Source: Extract from interview with Charles Ward, C707/249/1-4, Thompson, P. and Lummis, T., Family Life and Work Experience Before 1918, 1870-1973 [computer file]. 7th Edition. Colchester, Essex: UK Data Archive [distributor], May 2009. SN: 2000, http://dx.doi.org/10.5255/UKDA-SN-2000-1
Text: Q: Did you start going to cinemas or music halls at this time?
A: Music halls, yes. There was no cinemas there. No, no, they hadn’t started then. They had what they called the bioscope at the end of – a music hall performance, that was – just a – well I think they were still pictures if I remember – no, no, they – they moved but – how it was done I don’t know, it wasn’t quite like it is now, it wasn’t a true movie, no. And that was only just – oh about half a minute I suppose – right at the end of – almost every performance.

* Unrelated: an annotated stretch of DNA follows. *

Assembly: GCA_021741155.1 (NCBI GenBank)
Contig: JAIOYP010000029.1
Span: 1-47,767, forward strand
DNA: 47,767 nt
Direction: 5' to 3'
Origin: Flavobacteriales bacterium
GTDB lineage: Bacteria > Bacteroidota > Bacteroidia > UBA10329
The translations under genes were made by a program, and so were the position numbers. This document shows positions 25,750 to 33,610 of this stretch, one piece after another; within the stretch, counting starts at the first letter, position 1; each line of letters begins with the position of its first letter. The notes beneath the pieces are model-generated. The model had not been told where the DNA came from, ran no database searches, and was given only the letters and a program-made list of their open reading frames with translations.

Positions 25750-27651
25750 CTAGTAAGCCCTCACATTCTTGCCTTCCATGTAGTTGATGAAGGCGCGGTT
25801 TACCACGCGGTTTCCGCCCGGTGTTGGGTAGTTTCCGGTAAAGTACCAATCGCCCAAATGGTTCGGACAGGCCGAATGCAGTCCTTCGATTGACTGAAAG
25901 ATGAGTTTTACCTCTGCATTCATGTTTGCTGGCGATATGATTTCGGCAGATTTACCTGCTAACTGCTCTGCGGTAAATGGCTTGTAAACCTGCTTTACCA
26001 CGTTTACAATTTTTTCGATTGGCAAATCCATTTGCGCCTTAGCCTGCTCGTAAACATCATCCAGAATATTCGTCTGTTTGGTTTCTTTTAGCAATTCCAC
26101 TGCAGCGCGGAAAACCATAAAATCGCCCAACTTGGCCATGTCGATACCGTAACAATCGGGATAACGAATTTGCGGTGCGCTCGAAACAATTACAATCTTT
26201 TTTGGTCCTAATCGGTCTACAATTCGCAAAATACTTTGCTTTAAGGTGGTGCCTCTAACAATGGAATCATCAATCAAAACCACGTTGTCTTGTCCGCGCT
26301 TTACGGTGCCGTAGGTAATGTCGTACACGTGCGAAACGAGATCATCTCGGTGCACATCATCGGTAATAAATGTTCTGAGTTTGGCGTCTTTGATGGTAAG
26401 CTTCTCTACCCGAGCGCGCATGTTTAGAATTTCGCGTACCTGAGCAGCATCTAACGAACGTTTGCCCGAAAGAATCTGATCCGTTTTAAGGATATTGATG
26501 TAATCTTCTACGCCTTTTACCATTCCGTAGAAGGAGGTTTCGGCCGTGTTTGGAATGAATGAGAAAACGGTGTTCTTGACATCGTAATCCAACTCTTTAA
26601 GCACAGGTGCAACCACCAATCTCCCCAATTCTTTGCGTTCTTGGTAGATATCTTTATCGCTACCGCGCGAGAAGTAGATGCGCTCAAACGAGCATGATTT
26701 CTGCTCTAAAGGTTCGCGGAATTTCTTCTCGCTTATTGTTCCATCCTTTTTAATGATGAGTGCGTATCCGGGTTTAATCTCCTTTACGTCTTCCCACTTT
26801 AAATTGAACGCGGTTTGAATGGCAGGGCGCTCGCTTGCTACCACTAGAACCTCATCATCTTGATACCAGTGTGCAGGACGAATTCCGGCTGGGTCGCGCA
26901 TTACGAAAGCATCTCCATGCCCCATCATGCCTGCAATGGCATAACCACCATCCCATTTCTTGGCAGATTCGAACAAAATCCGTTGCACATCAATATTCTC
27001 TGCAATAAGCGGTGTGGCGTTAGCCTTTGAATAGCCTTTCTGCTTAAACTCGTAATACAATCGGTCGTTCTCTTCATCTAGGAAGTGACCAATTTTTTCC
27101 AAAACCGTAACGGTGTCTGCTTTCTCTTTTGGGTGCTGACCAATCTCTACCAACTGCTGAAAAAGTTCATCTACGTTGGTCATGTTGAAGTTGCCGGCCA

Comments: Charles Ward (1894-?) was in an orphanage from ages four to eleven after his father died and until his mother (who had been a music hall singer) remarried, when the family lived in the King’s Cross area of London. This memory dates from the King’s Cross period. Motion pictures were often shown at the end of music hall and variety theatre programmes in the era before cinemas. Charles Ward was one of 444 people interviewed by Paul Thompson and his team as part of a study of the Edwardian era which resulted in Thompson’s book The Edwardians: The Remaking of British Society (London: Weidenfeld and Nicolson, 1975).